This is a guest post written by Teresa Engebretsen, a French teacher from North Carolina. This post originally appeared on The Sabbatical Chef.
On the last night on our Global Conference to Paris, ACIS arranged for us to have dinner at the home of a countess (perhaps there is also a count, but we didn’t see him). She lives in a lovely neighborhood near the Bois de Boulogne and pictured above is the driveway we walked to get to their home after being dropped off by our bus. I tried to get an outside shot of their home, but it was just too dark.
I know very little about this part of Paris. I have heard that the actual park is not a good place to hang out in at night because of the activities that go on there after dark. Roland Garros tennis stadium is located there, but I’ve never been to the French Open. It is located in the 16th arrondissement, on the western edge of the city. One of these days I will explore the Bois during the daytime, of course. (map from Wikipedia)
Since this was my first glimpse inside the home of aristocracy (yes, I know… the French Revolution got rid of all that in the late 1700’s), I was a bit wide-eyed. The first thing I saw was the Christmas tree.
I appreciate the fact that she left it up just for us. Merci, Madame la Contesse. We were served champagne and appetizers (tomato, mozzarella and basil on toothpicks, very thinly sliced cured ham and goat cheese served with mint and a raspberry are the three that I remember) in the cozy living room, walls covered with portraits of ancestors and family trees, and a mantle with the busts of the family dogs. None of those on my mantle. How about yours? No family trees on my walls either, for that matter.
Dinner was served in the dining room, more ancestors on the walls. The mantle in this room has busts of children. Once again, although I love my children, I only have photos.
We were called to dinner and I was very happy to be seated with my new friend Jill from California, along with the fabulous ACIS staff.
This was to accompany the foie gras served with pain d’épices, a French version of gingerbread. Oh yes, I was one happy eater when I saw this coming around.
M. Butler served us all family-style. No messy serving plates left on the table that way. And personalized service. We served ourselves as he held the serving dishes. I found myself thinking about how strong his arms must be to balance the plates with one hand…
We switched to red wine with the main course.
Chicken, but not just any chicken. I asked if the dish was Coq au Vin and was told by M. Butler that it was Poulet de Bresse with morel mushrooms. At least I made an intelligent guess, I hope. Chicken from Bresse is supposed to be the world’s best. My fellow blogger Lapin Agile has a post and recipe for this tasty dish on his blog. Even if you do not plan to make it, click on the link and read his recipe (Bresse Chicken by Lapin Agile) anyway and make your mouth water.
Chez la Contesse, it was served with mashed potatoes.
And yes, I wanted a larger serving or seconds, but I have learned not to indulge myself because it is necessary to save room for cheese and dessert. Which leads me to the fromage course…
She looks happy, doesn’t she?! So many lovely cheeses to choose from…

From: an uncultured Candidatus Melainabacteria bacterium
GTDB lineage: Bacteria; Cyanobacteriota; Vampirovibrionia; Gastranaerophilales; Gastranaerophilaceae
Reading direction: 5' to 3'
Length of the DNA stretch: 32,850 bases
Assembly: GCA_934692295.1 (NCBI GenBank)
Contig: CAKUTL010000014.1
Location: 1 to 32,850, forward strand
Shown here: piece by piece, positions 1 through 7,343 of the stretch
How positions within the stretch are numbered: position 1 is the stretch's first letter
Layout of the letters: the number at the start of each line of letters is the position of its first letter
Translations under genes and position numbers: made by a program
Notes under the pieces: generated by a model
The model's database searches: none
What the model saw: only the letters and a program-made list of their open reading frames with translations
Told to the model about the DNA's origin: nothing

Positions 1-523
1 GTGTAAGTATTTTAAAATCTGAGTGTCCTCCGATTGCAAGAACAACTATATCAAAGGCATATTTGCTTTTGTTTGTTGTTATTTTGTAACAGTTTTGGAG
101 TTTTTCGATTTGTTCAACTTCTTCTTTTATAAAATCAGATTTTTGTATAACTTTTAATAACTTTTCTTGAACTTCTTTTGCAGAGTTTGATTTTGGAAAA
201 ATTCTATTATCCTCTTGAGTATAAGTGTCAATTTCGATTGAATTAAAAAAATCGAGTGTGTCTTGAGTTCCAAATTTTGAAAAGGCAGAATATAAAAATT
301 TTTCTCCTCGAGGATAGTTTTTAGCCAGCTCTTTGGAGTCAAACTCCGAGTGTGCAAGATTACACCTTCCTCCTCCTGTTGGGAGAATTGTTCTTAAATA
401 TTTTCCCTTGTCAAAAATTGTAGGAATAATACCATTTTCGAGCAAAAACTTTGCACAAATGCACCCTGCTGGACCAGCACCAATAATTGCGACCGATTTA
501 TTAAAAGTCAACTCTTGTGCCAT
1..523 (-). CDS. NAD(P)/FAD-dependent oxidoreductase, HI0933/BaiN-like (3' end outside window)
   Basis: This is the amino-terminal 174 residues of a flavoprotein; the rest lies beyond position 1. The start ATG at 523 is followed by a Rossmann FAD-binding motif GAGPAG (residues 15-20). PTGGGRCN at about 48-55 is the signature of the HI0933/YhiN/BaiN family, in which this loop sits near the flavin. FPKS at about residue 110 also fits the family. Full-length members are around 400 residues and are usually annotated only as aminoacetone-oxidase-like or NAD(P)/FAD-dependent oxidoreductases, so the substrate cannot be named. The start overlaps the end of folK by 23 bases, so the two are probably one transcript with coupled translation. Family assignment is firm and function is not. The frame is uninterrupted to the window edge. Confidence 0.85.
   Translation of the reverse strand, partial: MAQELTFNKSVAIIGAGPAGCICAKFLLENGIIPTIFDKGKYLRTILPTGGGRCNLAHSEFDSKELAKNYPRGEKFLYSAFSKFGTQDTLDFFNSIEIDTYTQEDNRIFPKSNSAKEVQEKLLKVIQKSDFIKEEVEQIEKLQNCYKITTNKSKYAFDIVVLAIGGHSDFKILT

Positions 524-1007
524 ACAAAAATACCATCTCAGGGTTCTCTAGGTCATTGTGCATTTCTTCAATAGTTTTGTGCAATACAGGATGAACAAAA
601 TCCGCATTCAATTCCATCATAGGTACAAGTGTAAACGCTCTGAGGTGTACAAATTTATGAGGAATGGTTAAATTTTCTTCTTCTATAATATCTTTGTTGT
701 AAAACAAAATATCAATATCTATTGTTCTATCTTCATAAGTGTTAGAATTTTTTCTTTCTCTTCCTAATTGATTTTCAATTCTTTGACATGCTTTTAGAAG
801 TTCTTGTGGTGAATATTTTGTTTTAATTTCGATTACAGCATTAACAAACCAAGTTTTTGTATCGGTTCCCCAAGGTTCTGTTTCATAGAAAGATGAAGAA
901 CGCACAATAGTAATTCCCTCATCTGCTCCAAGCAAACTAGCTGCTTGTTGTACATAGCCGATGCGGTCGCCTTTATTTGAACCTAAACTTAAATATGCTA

M. Butler convinced me to try tête de moine or monk’s head (there has to be a great story behind that name), a cheese I did not know. It is shaved off in order to open up the flavors, thus the interesting shape.
See why I saved room?
Dessert made me feel right at home. A dish of apples, cinnamon and brown sugar, Croustade de Pommes, served with vanilla ice cream. By this point, I was feeling right at home and asked M. Butler for the recipe. He responded by bringing the pastry chef to me (who was also serving) and she gave me the ingredients and some basic instructions. Speaking French really comes in handy, you see. It is an Alsatian speciality and was served with more of the Countess’ wine.
Finally, little cups of coffee, more conversation, a recap of a wonderful weekend from the ACIS staff, and time to go back to our hotel. The Countess was on hand to tell us au revoir at the door. (Note the beautiful pink scarf around her neck.)
It was a wonderful evening. ACIS treated us like royalty.
My new friend Jill and M. Butler:
I appreciate his patience with my seemingly never-ending questions and photos. I think he enjoys his job, though. He always had a twinkle in his eye and a smile.
Croustade de Pommes
(I had to find a basic recipe when I got home. It is basically apple crisp. There are many variations. Some recipes add oatmeal with the flour, a lot of recipes from Quebec add maple syrup, some add nuts, some add other fruit, such as cranberries or pears. Some even throw in some Armagnac or brandy. The chef at the Countess’ house said that she uses half unsalted butter and half salted.)
4-6 apples, peeled and sliced (I used Golden because that is what I had on hand.)
1/2 c. flour
1/4 c. brown sugar (my new French word – cassonade!)
1 Tbsp sugar
1/4 tsp. ground cinnamon
4 Tbsp. butter
Place apple slices in bottom of a buttered oven-proof dish.
Mix flour, sugars, cinnamon, nutmeg with butter until crumbly.
Spoon flour mixture on top of apples.
Bake for 30 minutes at 400˚F or until browned and bubbly. Serve with ice cream or whipped cream, if desired.
Bon appétit et merci Mme la Contesse, M. Butler et ACIS!
Editor’s Note: ACIS Global Conferences offer teachers an excellent way to discover and learn about new destinations. Participants enjoy exclusive sightseeing tours, gourmet round-table dinners and breathtaking sights. See more photos from Teresa’s weekend in Paris and then visit our Global Conferences page to see if you qualify for an upcoming trip.